I am a big fan of Nevada Barr but this one was disappointing. It started off strong and I enjoyed the way she brought the two threads together but the last part was very unpleasant to read. I wouldn't recommend it to anyone unless they have a strong stomach. Also I wish Nevada would stick to stories set in the great outdoors. When she writes about a national park in an urban setting she loses my interest.
I'm so happy I didn't let the negative reviews influence me. I have been a long time Nevada Barr fan, but realized I could no longer tell which ones I'd read already because they were all starting to sound alike. What a refreshing, edge of your seat, change this one is. Yes, it is gritty, and even I found myself saying "no way could things like this really happen", unfortunately I suspect it does. Ms. Barr has really shown how much her talent has improved with this book. I applaud her for taking Anna out of the wilderness for a change and tackling such a heart breaking subject. And the character development for the two personalities in one body was totally outstandIng. I highly, highly recommend it.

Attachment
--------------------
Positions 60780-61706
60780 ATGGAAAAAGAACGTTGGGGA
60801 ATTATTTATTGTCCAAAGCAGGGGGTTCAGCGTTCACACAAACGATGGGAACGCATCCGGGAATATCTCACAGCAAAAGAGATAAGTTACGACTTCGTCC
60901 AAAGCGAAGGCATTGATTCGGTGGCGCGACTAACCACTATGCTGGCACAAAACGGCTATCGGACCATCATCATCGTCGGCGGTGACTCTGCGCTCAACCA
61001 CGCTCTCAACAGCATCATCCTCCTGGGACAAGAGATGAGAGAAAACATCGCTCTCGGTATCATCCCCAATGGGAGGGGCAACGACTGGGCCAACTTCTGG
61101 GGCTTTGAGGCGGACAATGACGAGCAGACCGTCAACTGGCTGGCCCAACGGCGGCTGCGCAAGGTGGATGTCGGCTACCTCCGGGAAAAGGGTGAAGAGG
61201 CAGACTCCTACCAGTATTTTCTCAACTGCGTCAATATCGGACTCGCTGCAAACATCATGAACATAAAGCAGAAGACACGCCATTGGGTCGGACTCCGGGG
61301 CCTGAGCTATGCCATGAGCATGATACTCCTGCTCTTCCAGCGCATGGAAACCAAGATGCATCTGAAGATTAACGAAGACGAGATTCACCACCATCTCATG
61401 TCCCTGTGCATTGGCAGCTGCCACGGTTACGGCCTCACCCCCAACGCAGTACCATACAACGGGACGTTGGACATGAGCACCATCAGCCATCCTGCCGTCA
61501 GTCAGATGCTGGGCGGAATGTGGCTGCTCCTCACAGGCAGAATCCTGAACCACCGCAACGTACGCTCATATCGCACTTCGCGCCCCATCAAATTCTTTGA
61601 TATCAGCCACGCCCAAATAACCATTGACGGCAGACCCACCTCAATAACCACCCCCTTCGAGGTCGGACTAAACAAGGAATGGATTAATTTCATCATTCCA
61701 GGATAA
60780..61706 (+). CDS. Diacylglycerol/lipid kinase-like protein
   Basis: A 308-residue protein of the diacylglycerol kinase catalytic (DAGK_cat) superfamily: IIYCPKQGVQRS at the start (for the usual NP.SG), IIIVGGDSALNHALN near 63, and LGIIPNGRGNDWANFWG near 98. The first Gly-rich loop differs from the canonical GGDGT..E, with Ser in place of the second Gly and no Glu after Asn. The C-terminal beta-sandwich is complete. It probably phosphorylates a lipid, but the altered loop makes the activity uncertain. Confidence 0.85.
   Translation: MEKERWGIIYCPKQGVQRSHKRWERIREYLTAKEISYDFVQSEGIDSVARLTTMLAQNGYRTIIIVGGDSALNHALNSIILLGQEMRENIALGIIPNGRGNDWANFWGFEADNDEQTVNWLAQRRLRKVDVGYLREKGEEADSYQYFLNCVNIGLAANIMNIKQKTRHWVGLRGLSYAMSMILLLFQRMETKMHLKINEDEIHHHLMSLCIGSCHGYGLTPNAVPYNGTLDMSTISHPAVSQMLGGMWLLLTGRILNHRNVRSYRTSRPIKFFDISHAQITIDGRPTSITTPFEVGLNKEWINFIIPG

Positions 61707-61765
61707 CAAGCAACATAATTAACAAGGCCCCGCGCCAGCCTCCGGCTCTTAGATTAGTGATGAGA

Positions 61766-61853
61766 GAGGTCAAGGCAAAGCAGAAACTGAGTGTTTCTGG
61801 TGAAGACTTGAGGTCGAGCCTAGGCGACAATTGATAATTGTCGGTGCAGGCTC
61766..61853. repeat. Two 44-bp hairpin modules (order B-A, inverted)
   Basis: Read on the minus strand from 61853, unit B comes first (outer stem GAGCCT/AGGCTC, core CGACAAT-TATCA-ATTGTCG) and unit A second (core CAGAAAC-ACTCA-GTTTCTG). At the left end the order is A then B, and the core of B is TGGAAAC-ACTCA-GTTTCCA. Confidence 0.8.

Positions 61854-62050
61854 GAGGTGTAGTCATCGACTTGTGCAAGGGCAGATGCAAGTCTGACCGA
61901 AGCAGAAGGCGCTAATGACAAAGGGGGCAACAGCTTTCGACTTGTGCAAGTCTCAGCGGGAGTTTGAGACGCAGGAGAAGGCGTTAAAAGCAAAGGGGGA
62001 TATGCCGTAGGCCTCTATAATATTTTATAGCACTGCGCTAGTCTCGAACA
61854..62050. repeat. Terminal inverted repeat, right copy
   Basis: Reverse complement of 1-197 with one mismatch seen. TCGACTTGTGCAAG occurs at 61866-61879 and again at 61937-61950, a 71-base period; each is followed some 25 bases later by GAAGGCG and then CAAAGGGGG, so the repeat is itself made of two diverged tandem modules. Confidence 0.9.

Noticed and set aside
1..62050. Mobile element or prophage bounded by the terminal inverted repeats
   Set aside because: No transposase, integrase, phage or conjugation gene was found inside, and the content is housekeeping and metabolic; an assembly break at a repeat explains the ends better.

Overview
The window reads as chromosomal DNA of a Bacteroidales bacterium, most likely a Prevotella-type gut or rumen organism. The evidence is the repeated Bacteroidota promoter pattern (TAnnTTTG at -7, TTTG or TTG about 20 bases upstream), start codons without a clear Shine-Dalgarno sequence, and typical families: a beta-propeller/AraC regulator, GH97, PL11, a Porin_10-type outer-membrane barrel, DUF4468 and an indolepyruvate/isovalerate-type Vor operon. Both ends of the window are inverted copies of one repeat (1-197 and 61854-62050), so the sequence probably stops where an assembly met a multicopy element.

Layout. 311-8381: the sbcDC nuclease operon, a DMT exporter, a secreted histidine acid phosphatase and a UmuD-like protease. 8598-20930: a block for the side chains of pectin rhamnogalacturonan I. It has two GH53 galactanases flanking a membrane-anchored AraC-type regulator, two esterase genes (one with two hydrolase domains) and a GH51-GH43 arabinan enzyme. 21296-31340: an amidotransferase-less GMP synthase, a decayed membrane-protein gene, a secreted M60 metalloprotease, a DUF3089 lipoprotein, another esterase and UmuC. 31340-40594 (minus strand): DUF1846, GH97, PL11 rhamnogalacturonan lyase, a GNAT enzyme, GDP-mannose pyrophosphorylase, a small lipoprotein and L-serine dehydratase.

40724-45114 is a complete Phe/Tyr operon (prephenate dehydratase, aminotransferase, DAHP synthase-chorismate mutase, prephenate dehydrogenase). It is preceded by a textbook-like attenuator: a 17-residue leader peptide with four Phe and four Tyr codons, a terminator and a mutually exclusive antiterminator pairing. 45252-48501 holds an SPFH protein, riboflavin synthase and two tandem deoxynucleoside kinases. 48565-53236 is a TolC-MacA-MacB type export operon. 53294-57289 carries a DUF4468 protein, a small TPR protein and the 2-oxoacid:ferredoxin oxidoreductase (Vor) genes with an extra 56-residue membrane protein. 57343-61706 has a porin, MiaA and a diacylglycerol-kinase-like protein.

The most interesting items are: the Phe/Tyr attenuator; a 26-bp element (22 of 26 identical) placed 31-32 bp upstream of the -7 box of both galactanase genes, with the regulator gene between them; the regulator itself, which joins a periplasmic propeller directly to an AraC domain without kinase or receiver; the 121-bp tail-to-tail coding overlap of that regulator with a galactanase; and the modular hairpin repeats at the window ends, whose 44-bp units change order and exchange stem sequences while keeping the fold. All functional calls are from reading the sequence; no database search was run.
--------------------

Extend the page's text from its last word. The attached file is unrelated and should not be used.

This book really should come with a warning, or a barf bag. I'm surprised and disappointed with the author.
Had I know about the child porn I would have skipped this one. Have purchased and read ALL her other work. What was she thinking about her loyal fans? Not much apparently. Please do yourself a solid favor and skip this one. I am not kidding. This upset me for days. I avoid this type of writing and feel like I was somehow tricked into paying for this horror. I choose to pay and read Barr's Annie Pigeon series because her character is a national park ranger. (This work should have been with a different heroin, and that would have given us a heads-up about the 180 degree directional change of the series). Warn us more openly next time! I certainly feel like I got burned!